Fairfax City Police Chief Carl Pardiny.
Photo by Bonnie Hobbs.
Everyone wants a piece of the City of Fairfax budget pie, including the Police Department. Below are some of the items its leader requested during a Dec. 2 joint work session of the City Council and Planning Commission.
The first thing on Police Chief Carl Pardiny’s FY 2016 CIP list was money for information technology. “We’re replacing the department’s 22 servers and office computers, plus the mobile laptops used by the officers in their cruisers,” he said.
Next came a funding request to upgrade the records-management system the Police Department got in 2006. “It’s the backbone of our computerized, data-collection system,” said Pardiny. “We need more modern, upgraded software, which will integrate the mapping of calls for service and allow officers to research the whole system from their mobile computers. And it’ll be more efficient for the officers.”
He said the police radios need an upgrade that will cost $991,000 total over the next five years; for FY ’16, the price tag is $198,200. It’ll cover 80 portable radios and 61 radios mounted in the vehicles. “Our radios must be compatible with the new radio system in other jurisdictions,” explained Pardiny. “We’d do it in phases.”
He also hopes to replace certain police vehicles over the next several years and is asking for $122,500 for FY ’16. The cost is based on the vehicles’ wear and tear and mileage, plus the accessories needed, such as gun racks, lights and sirens.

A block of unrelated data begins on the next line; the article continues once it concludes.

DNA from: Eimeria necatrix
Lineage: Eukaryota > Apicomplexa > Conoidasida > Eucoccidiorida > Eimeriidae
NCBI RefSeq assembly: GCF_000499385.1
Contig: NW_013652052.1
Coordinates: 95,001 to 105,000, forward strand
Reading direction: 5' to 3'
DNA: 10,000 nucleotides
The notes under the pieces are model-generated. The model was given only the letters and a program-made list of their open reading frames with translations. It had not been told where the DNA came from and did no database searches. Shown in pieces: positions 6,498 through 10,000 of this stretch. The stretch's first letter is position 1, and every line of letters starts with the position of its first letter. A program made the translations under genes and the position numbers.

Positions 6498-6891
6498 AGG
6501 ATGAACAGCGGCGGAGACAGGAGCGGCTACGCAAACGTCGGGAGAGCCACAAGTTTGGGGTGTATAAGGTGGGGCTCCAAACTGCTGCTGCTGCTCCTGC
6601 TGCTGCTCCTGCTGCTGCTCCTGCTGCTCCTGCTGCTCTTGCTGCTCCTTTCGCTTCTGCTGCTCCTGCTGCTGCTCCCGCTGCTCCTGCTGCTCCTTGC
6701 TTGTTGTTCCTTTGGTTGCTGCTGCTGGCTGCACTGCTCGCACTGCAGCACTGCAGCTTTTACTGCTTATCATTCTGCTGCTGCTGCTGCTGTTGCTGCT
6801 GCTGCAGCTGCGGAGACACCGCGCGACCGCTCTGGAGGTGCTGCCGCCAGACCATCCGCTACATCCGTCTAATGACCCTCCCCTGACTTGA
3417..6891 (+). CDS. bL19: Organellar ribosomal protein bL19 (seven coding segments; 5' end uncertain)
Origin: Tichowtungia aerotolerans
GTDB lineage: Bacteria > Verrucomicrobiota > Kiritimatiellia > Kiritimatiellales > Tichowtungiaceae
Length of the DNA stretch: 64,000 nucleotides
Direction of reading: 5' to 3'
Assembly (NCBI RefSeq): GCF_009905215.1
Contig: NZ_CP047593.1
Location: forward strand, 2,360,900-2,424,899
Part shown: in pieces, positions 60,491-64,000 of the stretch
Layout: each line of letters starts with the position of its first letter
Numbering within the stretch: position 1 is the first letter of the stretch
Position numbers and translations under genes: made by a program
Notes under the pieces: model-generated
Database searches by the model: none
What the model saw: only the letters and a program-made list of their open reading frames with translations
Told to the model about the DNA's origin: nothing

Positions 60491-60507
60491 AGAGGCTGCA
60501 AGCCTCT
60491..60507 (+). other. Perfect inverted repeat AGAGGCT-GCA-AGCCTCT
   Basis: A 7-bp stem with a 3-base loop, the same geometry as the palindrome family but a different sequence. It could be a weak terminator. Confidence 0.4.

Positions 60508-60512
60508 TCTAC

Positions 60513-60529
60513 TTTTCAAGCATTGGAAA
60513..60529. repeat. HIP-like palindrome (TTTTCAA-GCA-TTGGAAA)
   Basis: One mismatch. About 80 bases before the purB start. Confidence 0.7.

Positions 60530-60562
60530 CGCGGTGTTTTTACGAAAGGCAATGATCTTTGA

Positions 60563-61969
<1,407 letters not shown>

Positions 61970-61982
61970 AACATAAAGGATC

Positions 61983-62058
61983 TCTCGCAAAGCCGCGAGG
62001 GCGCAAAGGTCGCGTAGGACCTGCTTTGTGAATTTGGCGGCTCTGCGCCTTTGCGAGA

One vehicle needing replacement is a 12-year-old Ford Crown Victoria with 106,500 miles. Another is the 1997 speed-watch trailer that’s now 18 years old. “It’s almost an antique now, and we have lots of neighborhood requests for it,” said Pardiny. “A new one would cost $15,000 and will allow timely, wireless downloading of its data.”
Renovation of the Firearms Training Center is also on the list. The Police Department already received a grant for the work, but debt service must be paid for several years. “Our partner, Falls Church City, will also pay for this,” said Pardiny. “But GMU had to back out of the agreement.”
He also noted that the renovation price came in $1 million over budget, so the building’s had to be scaled back; there will be no second floor and less firing lanes.
Following the presentation, Councilwoman Nancy Loftus asked if the City could “piggyback on [Fairfax] County’s [police] radio price.” But Pardiny said the City wasn’t included in the county’s purchase. She then asked if the City could partner with another jurisdiction when buying them but, said Pardiny, “It would require a huge quantity of radios to get the discount.”